Integration is one of the oldest concepts in computing, having been around almost as early as the first pieces of software. In contrast, web-based APIs are a fairly new kid on the block. While they have been around since around 2000, APIs have not become a mainstay technology until approximately the last five to 10 years.
And yet, in that short time, APIs have become indispensable. While businesses technically have many different integration options, they only have one right choice: to embrace integration through APIs.
Why Legacy Integration Tools Do Not Cut It
Considering the complexity of the modern enterprise IT landscape, most businesses do not need to be convinced of the merits of further integration. As the number of on-premises databases, SaaS apps, mobile apps and the like proliferate, organizations need a way to effectively use everything in place all at once. As best-of-breed software stacks become the norm and as the number of apps used by the typical employee and department rise, the need for further integration becomes even greater.
To facilitate integration, enterprises have a number of options at their disposal. What is it about APIs that make them so critical now?
Let’s start from the beginning. Back in the day, if an organization needed to connect two computers or two pieces of software, they would manually code a point-to-point connection between them. This worked fine when computers were a relative luxury and when software was still in its infancy, but it is easy to see why such an approach would be doomed to failure now.
It can take hours to build out one such connection. Scale that out to the thousands of devices and apps in the enterprise today, and it would take decades under this old approach to connect everything. It’s perfect for all those developer teams just waiting around for something to do.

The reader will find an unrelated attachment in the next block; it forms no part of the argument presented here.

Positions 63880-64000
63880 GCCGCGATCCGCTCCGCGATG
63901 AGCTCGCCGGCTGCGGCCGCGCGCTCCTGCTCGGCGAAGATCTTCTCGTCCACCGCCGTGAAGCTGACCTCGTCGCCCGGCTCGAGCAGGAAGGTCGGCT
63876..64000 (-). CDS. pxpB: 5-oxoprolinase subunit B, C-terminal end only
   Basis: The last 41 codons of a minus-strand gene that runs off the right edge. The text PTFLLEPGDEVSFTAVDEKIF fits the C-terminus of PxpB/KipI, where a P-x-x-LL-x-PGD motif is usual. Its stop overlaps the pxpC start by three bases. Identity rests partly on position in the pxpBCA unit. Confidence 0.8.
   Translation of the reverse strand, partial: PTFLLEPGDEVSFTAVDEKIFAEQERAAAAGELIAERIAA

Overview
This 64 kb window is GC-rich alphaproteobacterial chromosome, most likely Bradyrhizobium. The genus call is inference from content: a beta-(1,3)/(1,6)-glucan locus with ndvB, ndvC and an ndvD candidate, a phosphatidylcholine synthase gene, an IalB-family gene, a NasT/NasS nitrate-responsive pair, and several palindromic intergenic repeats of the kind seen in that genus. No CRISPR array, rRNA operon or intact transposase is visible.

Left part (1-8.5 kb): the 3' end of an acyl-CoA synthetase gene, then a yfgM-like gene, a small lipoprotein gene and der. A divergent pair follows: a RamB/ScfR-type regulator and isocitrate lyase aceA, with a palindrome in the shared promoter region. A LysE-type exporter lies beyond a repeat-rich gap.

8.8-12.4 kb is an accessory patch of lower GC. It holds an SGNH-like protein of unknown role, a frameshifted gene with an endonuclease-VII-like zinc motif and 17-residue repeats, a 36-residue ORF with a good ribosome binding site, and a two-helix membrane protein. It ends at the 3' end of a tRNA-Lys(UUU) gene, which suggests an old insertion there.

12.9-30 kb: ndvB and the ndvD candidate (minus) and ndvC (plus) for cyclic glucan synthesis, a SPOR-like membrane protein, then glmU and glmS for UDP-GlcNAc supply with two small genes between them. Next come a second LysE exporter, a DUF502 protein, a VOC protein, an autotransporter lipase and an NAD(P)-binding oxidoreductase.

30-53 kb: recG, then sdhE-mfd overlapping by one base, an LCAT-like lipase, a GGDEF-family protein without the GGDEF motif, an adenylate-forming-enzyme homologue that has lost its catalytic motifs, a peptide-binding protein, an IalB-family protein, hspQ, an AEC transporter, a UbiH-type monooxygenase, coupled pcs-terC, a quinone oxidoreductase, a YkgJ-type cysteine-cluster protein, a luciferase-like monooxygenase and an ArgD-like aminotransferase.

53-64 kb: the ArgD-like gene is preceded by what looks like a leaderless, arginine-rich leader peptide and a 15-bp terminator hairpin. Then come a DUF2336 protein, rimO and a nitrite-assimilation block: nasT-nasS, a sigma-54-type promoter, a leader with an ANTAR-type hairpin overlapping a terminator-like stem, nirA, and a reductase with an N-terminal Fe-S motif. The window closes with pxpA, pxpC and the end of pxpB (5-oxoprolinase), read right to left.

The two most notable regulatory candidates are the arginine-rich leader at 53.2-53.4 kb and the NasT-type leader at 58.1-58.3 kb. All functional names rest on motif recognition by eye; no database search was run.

In the past few decades, enterprise service buses (ESB) and middleware emerged as a frequently chosen solution to the integration conundrum. Essentially, they act as a common connectivity hub for all enterprise IT. Instead of bridging solutions individually to one another, organizations can just connect all endpoints to the service bus and then let it handle the integration. Problem solved!
Well, not quite. Not only are ESBs and middleware often limited in their capacity, but they are also ill-suited for anything beyond the company firewall. As the number of cloud apps proliferate and as businesses increasingly rely on as-a-service offerings, the limited reach of middleware becomes a liability. As Forrester noted back in 2013, many “enterprises have already implemented or plan to implement closely integrated business processes that run partly on-premises and partly in the cloud. Clearly, that hybrid scenario represents a major challenge for traditional — i.e., on-premises — integration tools.”
API Integration in Action
Unlike legacy technologies, APIs are built with cloud computing in mind. The technology is just as adept at connecting cloud apps as it is at on-premise software integration. This flexibility makes it especially well-suited to the hybrid IT setups in place at most businesses today.
“We live in an API economy, a set of business models and channels based on secure access of functionality and exchange of data,” Gartner analyst Christy Pettey wrote last year. “APIs make it easier to integrate and connect people, places, systems, data, things and algorithms, create new user experiences, share data and information, authenticate people and things, enable transactions and algorithms, leverage third-party algorithms, and create new product/services and business models.”